I feel and look like the hedge backwards, because I’m worth it, no, I mean but it was worth it.
It started on Thursday, when I was invited to – the amazing gallery that is – Amuti 23 on Cecil Court so that I could see and hold, for the first time, a copy of my début novel.
The usual suspects present for the occasion were: my personal saviour – the owner of Amuti 23 and To Hell – Laurence Johns; the heaven-sent editor, mentor and now firm friend Lucy Owen, her brilliant and charming actor husband Tom Godwin (plus his also brilliant actor father Christopher), my PR salvation and mistress of wit Emma Young, the To Hell stalwart Jeremy Reed, with his ever-flowing pen in hand, and the Amuti 23 antiquarian fountain of knowledge that belies his years, Jonathan McNamara.
I had thought I’d jump for joy, but I was so excited I think I froze and stared. I had no words at my disposal – which is a first – and did not compute – which is by no means a first. So I blushed, rushed to the pub, downed two glasses of champagne and went to check on my mother who was in my flat. Then I sneaked back out to meet Lucy, Emma and Laurence at Blacks. They were reclining in very good company (Lee Brackstone and Lisa India Baker from Faber, Cathryn Summerhayes from William Morris , and Joe Pickering from Penguin). And I helped them sink several bottles of wine and grinned like the happily damned.
After another check on mother, I joined them again for more booze and some karaoke denial, before we headed back to mine. I then clattered into the room my ma was staying in and woke her up to apologise about the noise I was about to make, and then – true to my word – proceeded to make a lot of noise for several hours together and drink enough to kill a pony.
I think the reality of ‘dream come true, no really it has’, finally hit me whilst I was brushing my teeth after everyone had left. My leg gave way (I was pretty legless) and I fell head-first into the bath. Only my foot decided to stay where it was, so I sprained my ankle. And I didn’t care. Now every time I wince when I put weight on my foot, I’m reminded that I have my book in print and the pain is fortifying.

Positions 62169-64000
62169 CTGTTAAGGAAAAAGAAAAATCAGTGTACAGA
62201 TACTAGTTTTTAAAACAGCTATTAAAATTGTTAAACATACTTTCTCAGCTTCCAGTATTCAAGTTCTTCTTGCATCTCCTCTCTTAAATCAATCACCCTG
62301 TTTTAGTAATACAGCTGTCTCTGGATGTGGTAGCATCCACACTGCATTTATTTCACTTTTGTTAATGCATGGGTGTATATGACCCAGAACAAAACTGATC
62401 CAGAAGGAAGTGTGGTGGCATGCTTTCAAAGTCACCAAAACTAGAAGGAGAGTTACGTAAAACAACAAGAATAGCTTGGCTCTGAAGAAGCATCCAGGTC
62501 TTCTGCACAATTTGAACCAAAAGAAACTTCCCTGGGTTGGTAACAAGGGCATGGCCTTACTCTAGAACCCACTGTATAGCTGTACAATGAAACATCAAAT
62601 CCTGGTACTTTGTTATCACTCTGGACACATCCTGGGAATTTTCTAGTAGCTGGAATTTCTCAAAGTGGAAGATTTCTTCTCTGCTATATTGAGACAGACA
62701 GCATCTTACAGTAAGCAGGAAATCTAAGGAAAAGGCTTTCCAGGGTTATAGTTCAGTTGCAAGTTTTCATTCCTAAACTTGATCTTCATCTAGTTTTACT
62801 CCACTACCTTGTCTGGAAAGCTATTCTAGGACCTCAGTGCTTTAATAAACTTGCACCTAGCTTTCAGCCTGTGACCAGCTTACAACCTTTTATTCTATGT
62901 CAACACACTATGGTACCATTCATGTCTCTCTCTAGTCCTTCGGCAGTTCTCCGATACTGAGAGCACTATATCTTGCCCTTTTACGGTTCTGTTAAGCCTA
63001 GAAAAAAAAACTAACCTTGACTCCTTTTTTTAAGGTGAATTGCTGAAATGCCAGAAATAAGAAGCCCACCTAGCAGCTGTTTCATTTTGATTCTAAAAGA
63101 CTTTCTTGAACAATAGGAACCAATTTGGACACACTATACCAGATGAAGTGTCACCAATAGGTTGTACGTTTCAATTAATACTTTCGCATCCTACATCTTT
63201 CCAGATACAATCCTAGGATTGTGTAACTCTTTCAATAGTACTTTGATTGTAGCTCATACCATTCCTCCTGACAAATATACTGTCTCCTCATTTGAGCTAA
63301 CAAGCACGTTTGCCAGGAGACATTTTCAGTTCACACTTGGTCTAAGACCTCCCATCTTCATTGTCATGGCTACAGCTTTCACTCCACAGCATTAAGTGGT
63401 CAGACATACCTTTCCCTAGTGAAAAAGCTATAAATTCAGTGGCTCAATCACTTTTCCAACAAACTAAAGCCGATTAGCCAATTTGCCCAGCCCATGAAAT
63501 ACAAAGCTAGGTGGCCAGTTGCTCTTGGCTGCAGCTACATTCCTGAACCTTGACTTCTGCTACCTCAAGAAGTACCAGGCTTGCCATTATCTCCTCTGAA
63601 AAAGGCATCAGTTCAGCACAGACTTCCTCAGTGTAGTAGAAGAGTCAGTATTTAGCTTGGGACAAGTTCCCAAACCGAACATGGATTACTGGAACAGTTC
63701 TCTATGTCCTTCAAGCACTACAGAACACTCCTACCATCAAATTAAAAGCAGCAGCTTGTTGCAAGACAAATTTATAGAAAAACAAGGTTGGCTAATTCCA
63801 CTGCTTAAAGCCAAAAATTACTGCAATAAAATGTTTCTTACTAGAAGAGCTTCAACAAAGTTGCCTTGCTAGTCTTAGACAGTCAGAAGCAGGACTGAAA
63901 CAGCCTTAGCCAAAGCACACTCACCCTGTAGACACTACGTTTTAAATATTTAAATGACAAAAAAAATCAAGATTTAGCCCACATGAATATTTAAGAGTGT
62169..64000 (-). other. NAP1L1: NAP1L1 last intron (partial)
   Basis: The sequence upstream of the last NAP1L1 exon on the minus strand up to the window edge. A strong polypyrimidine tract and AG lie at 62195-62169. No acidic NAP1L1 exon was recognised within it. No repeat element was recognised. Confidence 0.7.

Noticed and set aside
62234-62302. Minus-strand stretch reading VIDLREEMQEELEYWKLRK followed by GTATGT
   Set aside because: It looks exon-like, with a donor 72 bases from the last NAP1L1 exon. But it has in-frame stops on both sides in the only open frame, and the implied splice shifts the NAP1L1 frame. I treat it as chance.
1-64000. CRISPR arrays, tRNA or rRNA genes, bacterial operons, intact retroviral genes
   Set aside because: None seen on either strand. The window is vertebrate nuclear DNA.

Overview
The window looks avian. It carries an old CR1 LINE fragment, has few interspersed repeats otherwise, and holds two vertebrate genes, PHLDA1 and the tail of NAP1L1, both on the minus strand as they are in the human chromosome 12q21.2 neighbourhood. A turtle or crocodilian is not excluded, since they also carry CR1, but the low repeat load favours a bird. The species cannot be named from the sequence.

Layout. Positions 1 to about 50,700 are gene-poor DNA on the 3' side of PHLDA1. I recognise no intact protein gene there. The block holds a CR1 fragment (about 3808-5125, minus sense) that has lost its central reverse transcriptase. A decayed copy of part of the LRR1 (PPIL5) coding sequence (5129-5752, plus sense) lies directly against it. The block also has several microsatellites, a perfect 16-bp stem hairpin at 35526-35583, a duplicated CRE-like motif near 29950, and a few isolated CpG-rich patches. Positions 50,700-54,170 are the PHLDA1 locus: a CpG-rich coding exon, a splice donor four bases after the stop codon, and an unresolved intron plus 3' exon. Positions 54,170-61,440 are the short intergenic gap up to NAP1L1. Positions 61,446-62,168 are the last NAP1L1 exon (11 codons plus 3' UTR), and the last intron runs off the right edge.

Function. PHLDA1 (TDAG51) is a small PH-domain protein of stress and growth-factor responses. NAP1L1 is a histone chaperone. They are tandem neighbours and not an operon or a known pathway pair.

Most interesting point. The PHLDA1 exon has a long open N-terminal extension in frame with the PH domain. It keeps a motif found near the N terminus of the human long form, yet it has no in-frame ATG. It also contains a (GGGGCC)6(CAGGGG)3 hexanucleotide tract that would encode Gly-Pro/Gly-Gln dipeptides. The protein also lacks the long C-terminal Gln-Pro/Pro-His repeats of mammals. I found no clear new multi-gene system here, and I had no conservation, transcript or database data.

Sunday was the launch of To Hell, their Awards and the launch of The Cuckoo Boy another momentous occasion for me. And what was both thrilling and anxious-making was the fact that a) I would be giving a reading, but also b) I would be reading alongside the Literary Glitterati… Andrew O’Hagan,
But my friends, who have always been my salvation and my constant delight, rallied in true form. So many people rocked up I was entirely bewildered and felt like a groom at a wedding he hadn’t planned. I simply didn’t have enough time to speak to anyone and most things I said were utter gibberish. A few near and very dear – Ben Leahy, Jon Levene and Karey Fisher – were prevented by volcanoes and family illness but everyone else it seemed was there, including the divine Rachel Pickup, whom the volcano had delivered by preventing her trip to America.
The party was held in The Old Dairy in Bloomsbury, a real find once you’ve actually managed to find it. And from what I remember a thoroughly splendid night was had by all. The readings were marvellous. The drinks were free. I signed books, which made me feel terribly grown up and at the same time like someone posturing as a grown up. It was all too exciting. And I probably was sick in my hand, or maybe a bit in my mouth, but I swallowed it.
Then the party went on to mine again. Did I mention I have a bar? I think I did. My favourite image of the night was seeing my mother talking at DBC Pierre. I have no idea what words were exchanged, but I can imagine. (Yes, one of my literary heroes, DBC Pierre, actually in my flat, thanks to the aforementioned Lee Brackstone, in my flat, in my flat – to be said like ‘in your face’). I think the evening ended around 5am, when every drop of moisture had been drained from every last drinking receptacle.
Next the Canongate party. I don’t want this merry-go-round to stop.